Catherine Alexander, 'An Investigation of Environmentally Sustainable Digital Preservation in Scotland'

This study examines the ways in which the subject area of environmentally sustainable digital preservation has been received and responded to by professionals in the Scottish digital preservation sector. Taking the vital nature of action against climate change at all levels of society as a starting point, an investigation into the ways in which digital preservation can be made more environmentally sustainable is succeeded by research into the nature of views and practice in light of these new recommendations. Through interviews conducted with four digital preservation professionals, extensive insight is gained into the ways in which environmentally sustainable digital preservation is being approached and enacted in a range of contexts throughout Scotland. The result of this investigation is a clear picture indicating the extensive awareness and belief in the importance of environmentally sustainable digital preservation, alongside a demonstration that considered action is being undertaken by professionals in this area. These findings constitute a step forward from existing research into this subject area, and may have significant implications for further study.

Mychely Schubert, 'Blockchain and land property records: a multiple case study identifying barriers'

This research aimed to identify barriers in implementing blockchain-based solutions – a tamper free way of recording transactions and tracking assets – for ensuring the authenticity, integrity, digital continuity and long-term preservation of land property records. International comparative case studies were undertaken through a survey with professionals investigating blockchain technology and its implementation to land property projects. Data analysis identified three main barriers to implementing blockchain in land property registration: uncertainty around legal implications, lack of professional and user awareness and technical interoperability; and concluded that major changes in the land property systems would be needed for implementation.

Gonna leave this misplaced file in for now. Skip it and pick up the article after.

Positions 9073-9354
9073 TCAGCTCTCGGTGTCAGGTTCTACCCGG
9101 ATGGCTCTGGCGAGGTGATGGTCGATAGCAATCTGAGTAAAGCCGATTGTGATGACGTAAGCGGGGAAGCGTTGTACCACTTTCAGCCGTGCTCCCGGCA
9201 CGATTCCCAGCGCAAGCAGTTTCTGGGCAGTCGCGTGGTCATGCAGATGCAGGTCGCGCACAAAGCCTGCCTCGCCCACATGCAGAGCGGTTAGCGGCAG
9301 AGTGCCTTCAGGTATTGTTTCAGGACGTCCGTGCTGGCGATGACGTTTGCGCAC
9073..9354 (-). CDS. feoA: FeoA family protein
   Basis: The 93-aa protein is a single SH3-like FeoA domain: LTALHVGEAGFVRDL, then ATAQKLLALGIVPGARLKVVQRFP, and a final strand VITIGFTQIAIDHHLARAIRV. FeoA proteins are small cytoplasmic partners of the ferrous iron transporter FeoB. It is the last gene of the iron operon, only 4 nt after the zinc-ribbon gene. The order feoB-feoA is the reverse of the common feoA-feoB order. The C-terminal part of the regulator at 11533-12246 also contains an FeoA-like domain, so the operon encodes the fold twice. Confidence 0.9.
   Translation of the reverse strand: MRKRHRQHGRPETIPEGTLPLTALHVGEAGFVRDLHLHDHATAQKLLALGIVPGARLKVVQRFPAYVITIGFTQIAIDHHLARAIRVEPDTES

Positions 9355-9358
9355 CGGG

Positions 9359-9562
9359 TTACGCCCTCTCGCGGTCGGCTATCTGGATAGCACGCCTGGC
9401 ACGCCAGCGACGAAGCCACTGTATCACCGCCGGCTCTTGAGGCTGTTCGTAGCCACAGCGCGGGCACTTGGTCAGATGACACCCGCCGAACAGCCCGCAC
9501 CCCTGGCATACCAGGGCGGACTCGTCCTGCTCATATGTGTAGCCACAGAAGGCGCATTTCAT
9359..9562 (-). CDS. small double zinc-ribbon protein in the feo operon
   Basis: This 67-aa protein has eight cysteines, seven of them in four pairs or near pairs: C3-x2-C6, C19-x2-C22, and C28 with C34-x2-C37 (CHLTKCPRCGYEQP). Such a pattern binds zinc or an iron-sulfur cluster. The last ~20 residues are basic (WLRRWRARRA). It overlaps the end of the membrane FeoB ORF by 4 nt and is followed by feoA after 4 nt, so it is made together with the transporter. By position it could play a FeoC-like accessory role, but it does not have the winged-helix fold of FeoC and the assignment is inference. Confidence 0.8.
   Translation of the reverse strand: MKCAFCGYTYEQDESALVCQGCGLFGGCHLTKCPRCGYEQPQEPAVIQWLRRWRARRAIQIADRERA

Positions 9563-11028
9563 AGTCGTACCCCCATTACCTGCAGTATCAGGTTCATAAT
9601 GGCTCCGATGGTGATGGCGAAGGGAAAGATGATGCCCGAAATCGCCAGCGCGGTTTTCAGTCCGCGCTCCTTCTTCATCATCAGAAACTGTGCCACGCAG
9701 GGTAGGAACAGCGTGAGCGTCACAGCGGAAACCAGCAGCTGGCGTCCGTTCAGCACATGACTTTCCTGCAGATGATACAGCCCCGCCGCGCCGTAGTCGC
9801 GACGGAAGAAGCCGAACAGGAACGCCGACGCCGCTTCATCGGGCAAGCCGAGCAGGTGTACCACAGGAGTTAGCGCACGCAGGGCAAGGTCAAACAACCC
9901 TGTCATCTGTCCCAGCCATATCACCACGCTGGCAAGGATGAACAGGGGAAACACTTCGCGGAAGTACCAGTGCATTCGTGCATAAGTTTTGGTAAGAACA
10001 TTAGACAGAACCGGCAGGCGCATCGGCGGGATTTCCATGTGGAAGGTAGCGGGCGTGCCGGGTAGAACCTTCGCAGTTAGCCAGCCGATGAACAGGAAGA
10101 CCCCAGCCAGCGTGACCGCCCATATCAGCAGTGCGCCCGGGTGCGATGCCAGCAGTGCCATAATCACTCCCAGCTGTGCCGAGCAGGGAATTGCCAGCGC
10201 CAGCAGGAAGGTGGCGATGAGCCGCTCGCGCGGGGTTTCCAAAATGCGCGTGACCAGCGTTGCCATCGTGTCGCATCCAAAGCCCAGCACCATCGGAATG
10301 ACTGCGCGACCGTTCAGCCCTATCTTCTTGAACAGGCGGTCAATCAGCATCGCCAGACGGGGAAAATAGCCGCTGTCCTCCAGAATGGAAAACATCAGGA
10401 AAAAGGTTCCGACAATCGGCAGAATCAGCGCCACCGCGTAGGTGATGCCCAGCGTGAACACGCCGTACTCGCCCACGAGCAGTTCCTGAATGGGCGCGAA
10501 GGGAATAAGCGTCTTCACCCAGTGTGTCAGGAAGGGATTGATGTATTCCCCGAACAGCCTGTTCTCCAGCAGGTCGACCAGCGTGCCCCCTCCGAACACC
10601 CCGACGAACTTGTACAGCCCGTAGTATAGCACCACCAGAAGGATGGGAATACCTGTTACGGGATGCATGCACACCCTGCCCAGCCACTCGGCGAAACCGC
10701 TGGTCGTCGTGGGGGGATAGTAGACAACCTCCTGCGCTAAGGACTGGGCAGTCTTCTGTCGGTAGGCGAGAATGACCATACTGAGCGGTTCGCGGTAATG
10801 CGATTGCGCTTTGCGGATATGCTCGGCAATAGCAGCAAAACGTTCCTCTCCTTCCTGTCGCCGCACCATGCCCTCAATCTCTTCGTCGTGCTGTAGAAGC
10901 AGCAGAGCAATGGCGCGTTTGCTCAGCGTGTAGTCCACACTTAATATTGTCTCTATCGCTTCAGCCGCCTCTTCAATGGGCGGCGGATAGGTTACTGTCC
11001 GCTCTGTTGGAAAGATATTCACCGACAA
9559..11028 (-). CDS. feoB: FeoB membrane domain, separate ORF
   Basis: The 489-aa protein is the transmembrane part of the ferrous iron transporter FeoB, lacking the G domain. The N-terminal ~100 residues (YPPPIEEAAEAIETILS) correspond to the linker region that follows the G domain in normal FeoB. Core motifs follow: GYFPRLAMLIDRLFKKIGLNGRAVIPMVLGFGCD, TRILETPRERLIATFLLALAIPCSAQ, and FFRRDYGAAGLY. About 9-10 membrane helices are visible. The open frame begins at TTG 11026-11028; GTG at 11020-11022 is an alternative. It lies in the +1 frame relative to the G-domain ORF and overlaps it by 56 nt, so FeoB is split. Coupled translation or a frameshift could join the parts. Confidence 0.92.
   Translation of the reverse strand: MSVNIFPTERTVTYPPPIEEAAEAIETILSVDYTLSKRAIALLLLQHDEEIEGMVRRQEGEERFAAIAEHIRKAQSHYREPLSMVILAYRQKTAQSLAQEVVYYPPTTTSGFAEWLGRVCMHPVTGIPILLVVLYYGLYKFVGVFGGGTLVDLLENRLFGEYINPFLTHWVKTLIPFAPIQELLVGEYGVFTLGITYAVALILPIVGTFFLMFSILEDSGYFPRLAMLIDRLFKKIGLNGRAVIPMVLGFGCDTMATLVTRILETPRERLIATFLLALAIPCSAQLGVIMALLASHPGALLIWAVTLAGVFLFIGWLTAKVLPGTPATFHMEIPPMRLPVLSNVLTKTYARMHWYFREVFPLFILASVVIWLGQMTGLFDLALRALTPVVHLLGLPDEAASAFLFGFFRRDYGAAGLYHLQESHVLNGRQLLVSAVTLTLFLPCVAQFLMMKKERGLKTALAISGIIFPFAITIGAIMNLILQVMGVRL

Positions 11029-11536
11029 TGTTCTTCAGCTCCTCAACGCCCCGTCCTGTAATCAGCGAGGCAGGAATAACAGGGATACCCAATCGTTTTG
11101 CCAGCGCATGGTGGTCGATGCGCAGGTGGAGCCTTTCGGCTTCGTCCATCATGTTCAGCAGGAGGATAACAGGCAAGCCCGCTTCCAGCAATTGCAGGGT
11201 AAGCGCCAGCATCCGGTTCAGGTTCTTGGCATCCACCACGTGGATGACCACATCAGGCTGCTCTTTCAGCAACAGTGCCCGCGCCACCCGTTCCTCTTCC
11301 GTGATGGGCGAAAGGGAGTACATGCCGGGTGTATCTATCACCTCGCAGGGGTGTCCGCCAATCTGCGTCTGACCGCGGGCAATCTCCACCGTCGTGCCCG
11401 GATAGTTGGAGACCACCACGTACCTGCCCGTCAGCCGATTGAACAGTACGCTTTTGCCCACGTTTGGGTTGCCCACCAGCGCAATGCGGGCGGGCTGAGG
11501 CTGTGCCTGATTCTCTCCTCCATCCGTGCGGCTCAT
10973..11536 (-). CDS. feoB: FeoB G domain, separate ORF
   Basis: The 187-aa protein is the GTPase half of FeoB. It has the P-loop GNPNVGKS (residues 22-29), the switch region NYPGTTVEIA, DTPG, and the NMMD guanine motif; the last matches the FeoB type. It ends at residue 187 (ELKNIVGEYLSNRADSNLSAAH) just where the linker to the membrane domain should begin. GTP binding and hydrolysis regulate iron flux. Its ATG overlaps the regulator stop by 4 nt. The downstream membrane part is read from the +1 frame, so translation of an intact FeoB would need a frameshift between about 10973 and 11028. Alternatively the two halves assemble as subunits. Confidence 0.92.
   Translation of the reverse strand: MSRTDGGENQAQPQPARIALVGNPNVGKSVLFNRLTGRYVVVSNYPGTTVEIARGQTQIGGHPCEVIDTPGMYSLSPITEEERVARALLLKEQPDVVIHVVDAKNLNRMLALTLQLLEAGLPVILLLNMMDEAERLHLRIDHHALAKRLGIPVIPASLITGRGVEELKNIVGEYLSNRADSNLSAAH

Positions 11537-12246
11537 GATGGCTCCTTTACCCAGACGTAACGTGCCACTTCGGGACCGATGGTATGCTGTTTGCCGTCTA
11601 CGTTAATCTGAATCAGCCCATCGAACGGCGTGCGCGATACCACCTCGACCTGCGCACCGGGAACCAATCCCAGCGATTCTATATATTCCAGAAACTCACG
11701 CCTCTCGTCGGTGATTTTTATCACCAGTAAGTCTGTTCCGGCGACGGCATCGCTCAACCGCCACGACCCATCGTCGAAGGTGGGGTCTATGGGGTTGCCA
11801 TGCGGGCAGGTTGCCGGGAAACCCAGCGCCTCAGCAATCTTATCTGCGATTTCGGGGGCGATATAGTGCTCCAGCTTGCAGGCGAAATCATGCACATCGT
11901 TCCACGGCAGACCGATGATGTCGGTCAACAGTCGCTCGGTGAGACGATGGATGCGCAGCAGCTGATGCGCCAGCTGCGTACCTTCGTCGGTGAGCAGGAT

sasha arden, 'Access to Artistic Content on CD-ROMs'

CD-ROMs completely changed the realm of artistic possibilities in the 1990s, but have you experienced one in the last ten years or so? The answer is likely no, and that is because CD-ROMs are now an obsolete format. This means that CD-ROMs are no longer made or in use. Further, changes in computer hardware, namely the phasing out of optical disc drives, as well as in operating systems like Mac OS 9, have made it impossible to view and experience the contents of existing artist CD-ROMs. Because of these difficulties, an important part of digital art’s history is in limbo.

As part of this graduate internship with New York University in 2021-22, sasha worked on access to artist CD-ROMs with Collection Care Research at Tate. Keith Piper’s project Relocating the Remains (1999) served as a case study to explore the technical aspects of how to enable interaction with the CD-ROM contents. sasha also paid attention to maintaining essential characteristics like color, and behaviors like click reaction times or rollover animations, which can be affected by current methods of access. This research also considered where artist CD-ROMs sit within Tate’s collections and how that affects discoverability and access, as well as available preservation resources.


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